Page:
MARIETTA, Ga. - Richard Rodriguez's blood pressure is normal - 108/72 - a really good sign.
"That's the best reading we've had in a long time," says Rodriguez's mother Jennifer Wilson
The 18-year old's mom says they come from a long line of "big" people stalked by cardiovascular disease.
"My father died at the age of 46, when I was 3 or 4 years old, from a heart attack," said Wilson. "My mother had a stroke by the time I was 9."
And two years ago, just before Christmas, Richard's father Abel, who had long struggled with his weight, blood pressure and diabetes had a massive stroke at 53.
"He'd had a severe headache for several weeks. And had not had his blood pressure or diabetes treated for a long time," recalled Wilson
Richard's father ended up on life support here in Grady's Neuro Intensive Care Unit. It took two surgeries to stop the bleeding in his brain. He survived, but is now severely disabled. And his stroke was a turning point for his son.
"I was scared. I had become an adult that day," said Rodriguez.
His mom added "A frightening light bulb. A shattering light bulb is how I would put it. It was a wakeup call."
Because Richard, then just 16, had been having headaches for months.
"And I keep popping ibuprofen pills to keep it down, and the next day it would come back," Rodriguez said.
The problem? Very high blood pressure. He came for a cardiovascular screening with pediatric cardiologist Dr. Eduardo Montana at Children's Cardiovascular Medicine, who recommended serious lifestyle changes and pretty aggressive medical treatment.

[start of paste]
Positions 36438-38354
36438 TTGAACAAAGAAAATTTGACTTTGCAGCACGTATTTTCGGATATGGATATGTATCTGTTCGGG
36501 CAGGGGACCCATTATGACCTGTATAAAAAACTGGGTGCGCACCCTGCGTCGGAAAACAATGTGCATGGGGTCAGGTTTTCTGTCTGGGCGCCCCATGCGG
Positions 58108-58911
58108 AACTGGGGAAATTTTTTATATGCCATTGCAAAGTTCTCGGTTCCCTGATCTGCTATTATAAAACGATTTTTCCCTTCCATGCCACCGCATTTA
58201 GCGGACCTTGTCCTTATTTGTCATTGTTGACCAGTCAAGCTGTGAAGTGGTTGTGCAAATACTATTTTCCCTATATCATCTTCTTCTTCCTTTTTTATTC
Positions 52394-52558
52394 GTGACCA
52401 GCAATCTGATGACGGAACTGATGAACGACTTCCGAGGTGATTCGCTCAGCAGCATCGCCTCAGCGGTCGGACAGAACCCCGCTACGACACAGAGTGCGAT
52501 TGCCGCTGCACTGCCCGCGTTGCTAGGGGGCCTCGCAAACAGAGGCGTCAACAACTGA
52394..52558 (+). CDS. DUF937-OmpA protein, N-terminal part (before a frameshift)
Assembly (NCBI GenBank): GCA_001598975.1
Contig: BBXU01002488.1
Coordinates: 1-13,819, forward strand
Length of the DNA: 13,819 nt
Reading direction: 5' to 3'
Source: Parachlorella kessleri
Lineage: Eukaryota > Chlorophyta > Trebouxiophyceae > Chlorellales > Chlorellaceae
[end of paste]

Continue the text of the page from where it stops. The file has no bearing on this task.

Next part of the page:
"He's on a medication to reduce his high triglycerides. He's on a medication to control his blood pressure. And he's on another medication to lower his blood sugar. He's got insulin resistance," said Montana, Chair, Hispanic Health Coalition of Georgia.
Richard loves his dad, but says he doesn't want to follow in his footsteps. Dr. Montana believes he doesn't have to if he lowers his risk-factors now. But Montana he worries many teens and young adults are falling through the cracks when it comes to cardiovascular disease.
"I'm on a mission to try to get more people screened. I think there are a lot of undiagnosed kids out there who need to know what their risk is. And they're really at increased risk and could l benefit from screening and treating," said Dr. Montana.
Richard Rodriguez has lost 28 pounds, and is exercising and eating smaller portions. It's the beginning, he hopes of a better life.
"Because I want to live. I don't want to end up like him."